Immediately after my son began having seizures, we placed him on what I thought to be a low-carb diet. In hindsight, it involved far more protein, than fats. A few months later we placed him on the ketogenic diet through the help of a registered dietician. What I discovered was as a parent, I was willing to try anything, and possibly even incorrectly. Fortunately, now there’s plenty of help available, offered through Facebook groups and through online resources. If you are doing this on your own then please consider taking a few minutes to look into if you are offering the CORRECT amount of carbohydrates. Here’s a 3 STEP PROCESS that will help you identify if you/your loved one is getting enough calories and enough carbohydrates.

1. Calculate the amount of calories required using the height, weight and age. Choose medium for activity and to maintain weight (not to lose weight).
2. Consider the amount of carbohydrates you’d like to allow on a given day (Less than 10%, 15%, 25%, etc). Calculate that percentage against the number of calories and then divide by 4 to get the total number of grams.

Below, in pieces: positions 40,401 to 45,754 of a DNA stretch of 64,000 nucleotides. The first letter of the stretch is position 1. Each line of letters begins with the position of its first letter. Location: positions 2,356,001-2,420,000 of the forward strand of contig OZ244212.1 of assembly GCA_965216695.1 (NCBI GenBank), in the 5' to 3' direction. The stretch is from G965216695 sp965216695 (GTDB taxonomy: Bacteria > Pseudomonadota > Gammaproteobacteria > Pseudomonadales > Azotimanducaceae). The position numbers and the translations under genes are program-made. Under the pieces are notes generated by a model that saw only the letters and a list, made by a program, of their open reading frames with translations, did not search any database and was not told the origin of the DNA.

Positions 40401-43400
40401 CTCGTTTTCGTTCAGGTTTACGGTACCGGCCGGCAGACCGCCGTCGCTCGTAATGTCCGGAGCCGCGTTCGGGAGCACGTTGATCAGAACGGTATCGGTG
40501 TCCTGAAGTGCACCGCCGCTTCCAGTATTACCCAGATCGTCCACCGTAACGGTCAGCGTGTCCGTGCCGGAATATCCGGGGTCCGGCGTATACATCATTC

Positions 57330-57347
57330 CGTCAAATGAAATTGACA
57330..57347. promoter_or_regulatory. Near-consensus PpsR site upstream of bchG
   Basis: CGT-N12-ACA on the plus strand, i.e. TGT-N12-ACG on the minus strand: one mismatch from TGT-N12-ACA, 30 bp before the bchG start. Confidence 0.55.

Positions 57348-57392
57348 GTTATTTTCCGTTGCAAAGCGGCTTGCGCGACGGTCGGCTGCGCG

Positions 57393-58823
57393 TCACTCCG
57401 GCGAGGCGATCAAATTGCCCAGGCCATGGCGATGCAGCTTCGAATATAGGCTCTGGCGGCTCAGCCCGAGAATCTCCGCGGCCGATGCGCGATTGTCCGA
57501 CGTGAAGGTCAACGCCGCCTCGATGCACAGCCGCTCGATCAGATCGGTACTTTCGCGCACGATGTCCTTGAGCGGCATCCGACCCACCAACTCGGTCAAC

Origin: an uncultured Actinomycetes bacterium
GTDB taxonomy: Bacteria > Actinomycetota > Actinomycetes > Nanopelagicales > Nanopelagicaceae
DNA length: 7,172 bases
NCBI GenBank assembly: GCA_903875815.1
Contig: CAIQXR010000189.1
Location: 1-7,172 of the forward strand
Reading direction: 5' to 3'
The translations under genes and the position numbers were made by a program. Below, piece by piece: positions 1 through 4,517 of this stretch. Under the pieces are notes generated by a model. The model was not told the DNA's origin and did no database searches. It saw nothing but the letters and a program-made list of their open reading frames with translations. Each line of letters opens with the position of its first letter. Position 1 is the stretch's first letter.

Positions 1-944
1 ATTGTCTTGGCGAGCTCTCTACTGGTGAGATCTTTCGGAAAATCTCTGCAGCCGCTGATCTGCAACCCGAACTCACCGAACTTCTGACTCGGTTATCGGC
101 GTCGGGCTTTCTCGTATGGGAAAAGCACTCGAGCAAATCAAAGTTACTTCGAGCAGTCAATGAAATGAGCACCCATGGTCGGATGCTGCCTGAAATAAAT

3. Look at these charts (thanks Chris Kresser) to assess if the amount of carbohydrates you are offering is accurate.

Here are a couple of  examples: Example 1: an 80lb, 4′ 9″, 10 year old boy calculates to 1550 to 1750 calories per day. The amount of carbohydrates I’d like him to be on are less than 10% which would equal (175/4) 43grams. This would allow him one large sweet potato (37 grams) and 1 cup of broccoli (6 grams) per day. Of course I can also offer 1/2 sweet potato, 1/2 cup of broccoli and other carbohydrates to create more abundance.  Example 2: An adult woman should consume less than 10% of carbohydrates based on a 2000 calories per day (<50g) diet.

Please refer to your primary care physician or your neurologist to discuss these needs.  Below are excellent charts to help you with interpreting the best diet.  I would love your feedback.

Much light,


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